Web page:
Every once in awhile the North Carolina and Missouri worlds of my life collide. Last year Mizzou played, and won, a basketball game at NC State. The Blues tangle with the Hurricanes, the Rams play the Panthers and the Redskins, and I get to see my fair share of former Cardinals players floating around in the minors attending Bulls games.
There are also a fair number of pro baseball players from North Carolina who have connections to St. Louis. Cardinals outfielder Enos Slaughter is from Roxboro (The Rox), Cardinals pitcher Seth Maness went to East Carolina, former Cardinals/Rockies/Rays outfielder Quinton McCracken played football at Duke, and former Cardinals second baseman Mike Tyson is from Rocky Mount. I could spend hours talking about the connections. New players, old players, good players, bad players, mediocre players........
My newest connection is one of the best baseball players to ever come out of Greensboro. Rick Farrell played 18 years in the Majors from 1929 through 1945. He had two stops in St. Louis, both with the Browns, but his best years were spent as a Red Sox. The 7 time All-Star posted a career .281/.378/.363 line and was elected to the Hall of Fame by the Veterans Committee in 1984.
Topps included Ferrell in their 2013 Gypsy Queen product as a St Louis Browns player. The set included a base card of Ferrell along with a cool coin card. Here is the front and the back of the Farrell coin card which I picked up last week:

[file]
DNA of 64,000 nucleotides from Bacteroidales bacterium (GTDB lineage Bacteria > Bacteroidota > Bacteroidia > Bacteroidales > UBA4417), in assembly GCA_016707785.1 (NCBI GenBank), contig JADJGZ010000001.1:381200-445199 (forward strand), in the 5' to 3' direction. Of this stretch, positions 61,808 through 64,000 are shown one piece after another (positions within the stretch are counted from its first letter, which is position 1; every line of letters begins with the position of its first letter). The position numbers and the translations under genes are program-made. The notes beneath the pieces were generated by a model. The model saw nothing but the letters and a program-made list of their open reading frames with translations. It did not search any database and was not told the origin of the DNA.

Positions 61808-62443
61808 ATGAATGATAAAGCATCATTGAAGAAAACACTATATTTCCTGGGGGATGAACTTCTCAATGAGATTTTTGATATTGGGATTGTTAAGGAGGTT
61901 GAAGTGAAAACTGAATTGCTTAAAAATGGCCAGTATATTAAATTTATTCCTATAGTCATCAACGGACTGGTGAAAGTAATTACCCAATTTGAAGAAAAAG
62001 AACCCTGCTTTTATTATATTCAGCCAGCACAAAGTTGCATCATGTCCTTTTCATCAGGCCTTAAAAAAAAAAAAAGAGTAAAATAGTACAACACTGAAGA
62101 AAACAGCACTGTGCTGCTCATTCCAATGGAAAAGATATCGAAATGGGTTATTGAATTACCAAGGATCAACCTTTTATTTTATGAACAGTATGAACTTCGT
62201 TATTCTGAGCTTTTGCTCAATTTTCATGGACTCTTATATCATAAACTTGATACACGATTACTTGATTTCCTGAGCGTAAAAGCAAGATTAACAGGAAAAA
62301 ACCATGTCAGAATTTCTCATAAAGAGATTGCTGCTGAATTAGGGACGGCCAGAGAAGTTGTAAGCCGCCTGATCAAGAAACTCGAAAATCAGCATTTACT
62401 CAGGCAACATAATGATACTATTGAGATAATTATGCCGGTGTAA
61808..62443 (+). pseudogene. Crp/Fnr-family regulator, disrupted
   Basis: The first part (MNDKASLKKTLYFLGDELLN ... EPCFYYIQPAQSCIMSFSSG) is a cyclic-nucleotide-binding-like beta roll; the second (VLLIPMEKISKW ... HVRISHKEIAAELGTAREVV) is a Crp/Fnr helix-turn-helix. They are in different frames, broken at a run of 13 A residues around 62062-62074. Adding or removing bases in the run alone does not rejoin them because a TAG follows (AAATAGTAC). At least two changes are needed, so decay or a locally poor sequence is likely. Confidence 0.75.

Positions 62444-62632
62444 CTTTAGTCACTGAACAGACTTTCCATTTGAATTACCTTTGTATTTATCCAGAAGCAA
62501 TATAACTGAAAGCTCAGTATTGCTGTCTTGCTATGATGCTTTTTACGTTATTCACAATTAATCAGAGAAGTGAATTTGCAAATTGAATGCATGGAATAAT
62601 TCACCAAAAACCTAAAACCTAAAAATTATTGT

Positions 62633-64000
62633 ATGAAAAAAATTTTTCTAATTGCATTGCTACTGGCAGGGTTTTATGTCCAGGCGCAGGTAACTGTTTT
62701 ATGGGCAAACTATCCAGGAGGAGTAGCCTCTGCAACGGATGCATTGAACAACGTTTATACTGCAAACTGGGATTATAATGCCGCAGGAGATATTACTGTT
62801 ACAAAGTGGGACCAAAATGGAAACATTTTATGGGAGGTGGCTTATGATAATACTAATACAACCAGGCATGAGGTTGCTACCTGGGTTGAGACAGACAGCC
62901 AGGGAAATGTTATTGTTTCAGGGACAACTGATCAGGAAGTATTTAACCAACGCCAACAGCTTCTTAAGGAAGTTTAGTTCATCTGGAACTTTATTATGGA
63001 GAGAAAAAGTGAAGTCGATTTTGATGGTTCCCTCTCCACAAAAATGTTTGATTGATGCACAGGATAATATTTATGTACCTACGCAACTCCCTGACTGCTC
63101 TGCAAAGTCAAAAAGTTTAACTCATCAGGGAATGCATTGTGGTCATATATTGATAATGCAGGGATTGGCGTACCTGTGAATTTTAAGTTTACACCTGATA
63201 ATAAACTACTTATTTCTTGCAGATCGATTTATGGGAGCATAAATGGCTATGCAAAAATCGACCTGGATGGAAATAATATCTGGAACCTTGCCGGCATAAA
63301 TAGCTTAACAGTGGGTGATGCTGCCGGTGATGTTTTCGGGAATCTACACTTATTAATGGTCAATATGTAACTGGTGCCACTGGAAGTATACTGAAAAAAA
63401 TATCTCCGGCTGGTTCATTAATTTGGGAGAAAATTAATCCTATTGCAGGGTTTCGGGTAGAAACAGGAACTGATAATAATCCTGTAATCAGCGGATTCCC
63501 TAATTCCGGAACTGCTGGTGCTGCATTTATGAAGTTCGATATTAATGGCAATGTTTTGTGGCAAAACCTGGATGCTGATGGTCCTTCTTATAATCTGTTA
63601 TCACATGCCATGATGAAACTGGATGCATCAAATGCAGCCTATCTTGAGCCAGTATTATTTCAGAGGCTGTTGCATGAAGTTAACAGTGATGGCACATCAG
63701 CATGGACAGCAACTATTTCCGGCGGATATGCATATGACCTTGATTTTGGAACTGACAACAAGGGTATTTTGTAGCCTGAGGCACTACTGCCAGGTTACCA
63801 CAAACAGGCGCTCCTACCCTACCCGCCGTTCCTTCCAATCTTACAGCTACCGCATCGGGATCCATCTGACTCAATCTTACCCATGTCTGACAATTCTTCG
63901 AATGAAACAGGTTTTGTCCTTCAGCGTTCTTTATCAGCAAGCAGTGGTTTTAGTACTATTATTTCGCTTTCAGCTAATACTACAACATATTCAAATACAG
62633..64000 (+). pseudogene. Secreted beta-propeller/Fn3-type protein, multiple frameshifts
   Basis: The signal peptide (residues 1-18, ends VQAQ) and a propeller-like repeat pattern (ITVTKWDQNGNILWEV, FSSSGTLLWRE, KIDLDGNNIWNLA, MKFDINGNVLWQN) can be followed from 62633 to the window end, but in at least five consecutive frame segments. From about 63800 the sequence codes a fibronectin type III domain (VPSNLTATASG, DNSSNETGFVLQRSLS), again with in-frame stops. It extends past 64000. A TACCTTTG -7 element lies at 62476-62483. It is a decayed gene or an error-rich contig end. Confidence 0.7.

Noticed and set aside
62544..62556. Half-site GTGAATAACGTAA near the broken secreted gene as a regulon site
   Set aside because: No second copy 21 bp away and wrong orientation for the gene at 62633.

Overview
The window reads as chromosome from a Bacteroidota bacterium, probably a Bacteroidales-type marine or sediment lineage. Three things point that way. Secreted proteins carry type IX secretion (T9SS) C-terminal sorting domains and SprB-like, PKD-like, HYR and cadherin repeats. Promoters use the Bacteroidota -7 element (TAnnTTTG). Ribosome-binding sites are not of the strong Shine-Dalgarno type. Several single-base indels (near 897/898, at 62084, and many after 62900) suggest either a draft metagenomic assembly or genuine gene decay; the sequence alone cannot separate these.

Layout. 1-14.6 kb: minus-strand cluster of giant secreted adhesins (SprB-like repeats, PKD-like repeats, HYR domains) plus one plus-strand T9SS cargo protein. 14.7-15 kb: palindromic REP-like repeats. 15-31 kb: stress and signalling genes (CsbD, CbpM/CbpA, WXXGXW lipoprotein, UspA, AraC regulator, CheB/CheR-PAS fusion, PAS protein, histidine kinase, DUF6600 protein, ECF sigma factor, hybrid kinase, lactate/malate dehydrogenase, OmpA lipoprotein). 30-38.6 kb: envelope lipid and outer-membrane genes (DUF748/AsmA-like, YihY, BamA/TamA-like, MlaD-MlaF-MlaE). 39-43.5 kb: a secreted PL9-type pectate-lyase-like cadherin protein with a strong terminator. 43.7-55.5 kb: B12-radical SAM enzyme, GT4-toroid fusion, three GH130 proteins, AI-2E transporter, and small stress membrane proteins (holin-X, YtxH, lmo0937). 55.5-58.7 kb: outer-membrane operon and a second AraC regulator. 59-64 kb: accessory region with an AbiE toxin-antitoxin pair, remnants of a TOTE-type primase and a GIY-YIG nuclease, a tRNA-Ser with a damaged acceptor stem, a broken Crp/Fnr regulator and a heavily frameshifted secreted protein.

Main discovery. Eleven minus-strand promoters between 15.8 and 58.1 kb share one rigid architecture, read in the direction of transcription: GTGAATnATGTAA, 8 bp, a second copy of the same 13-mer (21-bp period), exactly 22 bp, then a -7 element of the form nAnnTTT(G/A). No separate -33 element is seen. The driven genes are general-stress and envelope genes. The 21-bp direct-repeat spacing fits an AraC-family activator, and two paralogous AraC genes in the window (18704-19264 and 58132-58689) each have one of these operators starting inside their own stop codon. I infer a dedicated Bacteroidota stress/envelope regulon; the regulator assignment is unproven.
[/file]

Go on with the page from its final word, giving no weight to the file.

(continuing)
I love the coin cards, but have never found one out of Gypsy Queen that I really like enough to add to my collection. First, they are limited to a print run of just 5 copies which makes them pretty pricey. Earlier coin card sets, such as the Topps Gallery versions, featured no serial numbers and were much more affordable. This card has been on my Ebay watch list for months, but was sitting at $50. I made an offer or two, but never budged the seller. Finally another copy of the card appeared and I managed to talk down the price. I love that Ferrell is in a Browns uni on the card, but the North Carolina quarter is an added bonus. A great connection between my childhood home and current home and a great and welcome addition to my collection.